The Wawel Castle sits atop Wawel Hill, a very prominent part of the city as you have an elevated view of the city and the Vistula River. Here you can visit the state rooms, armory collection, dragon’s den and underground tunnels. Free admission day is on Monday, but you cannot buy tickets a head of time. If you show up in the morning at the time the ticket office opens, there should not be a large crowd.
Piano Rouge is a fun place near the center square where you can enjoy dinner or drinks with live piano and singing each night. All of the music was in English and most of the songs we recognized. It was something we would do again when in Krakow.
Places to Eat:
Pod Wawelem, ul. Sw. Gertrudy 26, Krakow – Polish Restaurant
This is a restaurant at the base of the Pod Wawelem hotel, right across from the Wawel Castle. I have been here more times than I care to share and have never had a bad experience. The food comes in huge portions, is cheap and the staff are always very friendly. The restaurant is big, resembling a German Beer hall, so there is always plenty of seating. No reservation is required.
Bull Pub, ul. Mikołajska 2, Krakow – English Pub
This is a quaint English pub around the backside of St. Mary’s Church in the main square. I would suggest grabbing a beer and a burger here for lunch. The burgers are amazing and you will probably catch an English futbol game playing on the TV. No reservation is required.
Pryzpiecek Krakowski, ul. Sławkowska 32, Krakow – Pierogi Restaurant
When we asked a local from Krakow where the best pierogis in the city were, he first said his wife’s kitchen and then pointed out this as the next best alternative. This restaurant is open 24 hours and the plate of pierogis will run you about 13 to 20 PLN, only 4 to 6 dollars. For the traditional piergoi, order the Pierogi Ruskie. We also tried the venison piergois and highly suggest those as well. Needless to say we went here a few times and ordered a few different types. This restaurant is in walking distance from the historic center and definitely needs to be worked into your schedule. No reservation is required.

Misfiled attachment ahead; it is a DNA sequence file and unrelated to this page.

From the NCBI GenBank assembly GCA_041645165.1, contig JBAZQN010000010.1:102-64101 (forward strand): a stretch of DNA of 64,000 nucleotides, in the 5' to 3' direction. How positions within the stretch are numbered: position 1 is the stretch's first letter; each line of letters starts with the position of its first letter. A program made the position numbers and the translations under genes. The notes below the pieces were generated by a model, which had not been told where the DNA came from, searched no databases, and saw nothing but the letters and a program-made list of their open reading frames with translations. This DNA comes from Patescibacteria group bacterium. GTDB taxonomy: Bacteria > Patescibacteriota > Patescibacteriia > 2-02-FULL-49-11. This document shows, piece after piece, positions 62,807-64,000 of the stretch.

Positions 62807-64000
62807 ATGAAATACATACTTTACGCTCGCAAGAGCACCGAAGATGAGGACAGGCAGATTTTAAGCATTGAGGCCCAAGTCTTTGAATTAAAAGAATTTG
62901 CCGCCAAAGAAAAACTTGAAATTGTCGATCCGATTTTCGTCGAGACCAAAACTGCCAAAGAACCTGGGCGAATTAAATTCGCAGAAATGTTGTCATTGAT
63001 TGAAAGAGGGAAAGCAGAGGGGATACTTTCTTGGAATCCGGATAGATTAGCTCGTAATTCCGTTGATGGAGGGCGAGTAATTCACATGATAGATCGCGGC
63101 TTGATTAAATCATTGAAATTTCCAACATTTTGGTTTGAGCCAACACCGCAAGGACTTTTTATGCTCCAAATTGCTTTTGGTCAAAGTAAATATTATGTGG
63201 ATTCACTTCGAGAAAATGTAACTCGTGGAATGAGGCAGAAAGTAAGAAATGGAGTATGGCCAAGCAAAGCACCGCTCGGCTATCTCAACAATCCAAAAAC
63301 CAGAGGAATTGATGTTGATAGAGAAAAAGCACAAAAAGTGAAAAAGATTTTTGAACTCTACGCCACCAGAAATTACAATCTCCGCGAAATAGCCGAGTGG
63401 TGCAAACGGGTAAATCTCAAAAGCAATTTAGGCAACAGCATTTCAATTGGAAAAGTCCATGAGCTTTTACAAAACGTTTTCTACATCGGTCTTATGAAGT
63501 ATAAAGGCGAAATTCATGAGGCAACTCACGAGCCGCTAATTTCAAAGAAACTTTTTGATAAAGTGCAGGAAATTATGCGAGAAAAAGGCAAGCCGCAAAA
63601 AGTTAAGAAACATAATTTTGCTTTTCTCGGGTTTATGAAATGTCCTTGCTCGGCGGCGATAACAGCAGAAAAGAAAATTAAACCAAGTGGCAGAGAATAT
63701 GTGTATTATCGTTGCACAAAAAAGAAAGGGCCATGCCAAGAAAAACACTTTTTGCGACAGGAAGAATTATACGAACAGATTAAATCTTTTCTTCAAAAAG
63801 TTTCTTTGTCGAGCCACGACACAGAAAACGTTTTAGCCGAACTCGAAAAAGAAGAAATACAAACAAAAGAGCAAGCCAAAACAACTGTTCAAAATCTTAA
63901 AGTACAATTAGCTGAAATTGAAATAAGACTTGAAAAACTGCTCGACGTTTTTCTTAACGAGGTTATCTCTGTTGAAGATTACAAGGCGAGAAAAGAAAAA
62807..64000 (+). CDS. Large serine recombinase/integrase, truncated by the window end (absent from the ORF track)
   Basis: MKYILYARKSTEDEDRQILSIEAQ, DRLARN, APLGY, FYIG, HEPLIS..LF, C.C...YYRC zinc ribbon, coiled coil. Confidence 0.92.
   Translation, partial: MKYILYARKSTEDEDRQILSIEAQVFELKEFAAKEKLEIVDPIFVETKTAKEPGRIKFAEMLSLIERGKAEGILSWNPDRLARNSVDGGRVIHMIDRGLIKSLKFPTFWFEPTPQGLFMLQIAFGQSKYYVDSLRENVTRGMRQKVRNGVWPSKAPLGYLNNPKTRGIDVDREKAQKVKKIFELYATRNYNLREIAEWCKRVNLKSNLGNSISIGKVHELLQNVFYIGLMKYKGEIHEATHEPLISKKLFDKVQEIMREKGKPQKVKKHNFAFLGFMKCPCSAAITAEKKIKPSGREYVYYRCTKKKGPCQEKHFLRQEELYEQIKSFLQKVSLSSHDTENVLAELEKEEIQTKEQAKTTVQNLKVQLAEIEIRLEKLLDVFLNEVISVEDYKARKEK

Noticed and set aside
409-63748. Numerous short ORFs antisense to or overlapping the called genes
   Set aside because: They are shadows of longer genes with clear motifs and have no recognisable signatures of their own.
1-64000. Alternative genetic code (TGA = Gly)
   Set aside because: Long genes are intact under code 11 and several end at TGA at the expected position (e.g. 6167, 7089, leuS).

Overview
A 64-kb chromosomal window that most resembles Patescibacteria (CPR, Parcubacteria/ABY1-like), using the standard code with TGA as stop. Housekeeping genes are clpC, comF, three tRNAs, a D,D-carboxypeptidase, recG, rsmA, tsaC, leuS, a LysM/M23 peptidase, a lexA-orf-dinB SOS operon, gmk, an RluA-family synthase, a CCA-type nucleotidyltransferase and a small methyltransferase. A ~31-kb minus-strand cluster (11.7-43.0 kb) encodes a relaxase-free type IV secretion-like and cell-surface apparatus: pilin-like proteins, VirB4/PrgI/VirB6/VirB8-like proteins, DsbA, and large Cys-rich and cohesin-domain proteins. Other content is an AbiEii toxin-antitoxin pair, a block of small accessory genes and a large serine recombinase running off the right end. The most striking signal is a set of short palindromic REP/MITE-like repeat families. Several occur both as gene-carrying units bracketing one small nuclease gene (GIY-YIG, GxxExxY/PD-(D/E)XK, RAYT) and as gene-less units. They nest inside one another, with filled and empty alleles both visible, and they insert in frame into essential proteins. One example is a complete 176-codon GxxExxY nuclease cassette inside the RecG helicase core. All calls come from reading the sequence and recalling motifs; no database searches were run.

The Kazimierz Area (Jewish Quarter)
The Kazimierz region of Krakow was founded by King Kazimierz the Great during the 1300’s. When Polish Jews were being expelled from the city they moved across the Vistula River to this southern region of Krakow. Struggling to find it’s identity after the wide-spread destruction that occurred during WWII, the former Jewish District of Krakow has re-emerged as an exciting, cultural area of Krakow housing some of the city’s trendiest cafes, art galleries and edgiest restaurants. Take your pick of one of these restaurants and you won’t be disappointed: Ariel (Jewish), Starka (Polish), Restauracja Sąsiedzi (Polish), Hana Sushi (Japanese), TREZO (Polish). Make reservations in advance for most restaurants in this area. There are plenty of pubs and cocktail bars in the area to grab a drink after dinner.
Where to stay:
The streets branching off from the center square to the north are great places to stay: Florianska, Szpitalna, Swietego Tomasza, and Swietego Marka. These streets are close enough to all the main sights and restaurants.
Tango House B&B, Szpitalna 4
Barbican House Apartments, Florianska 21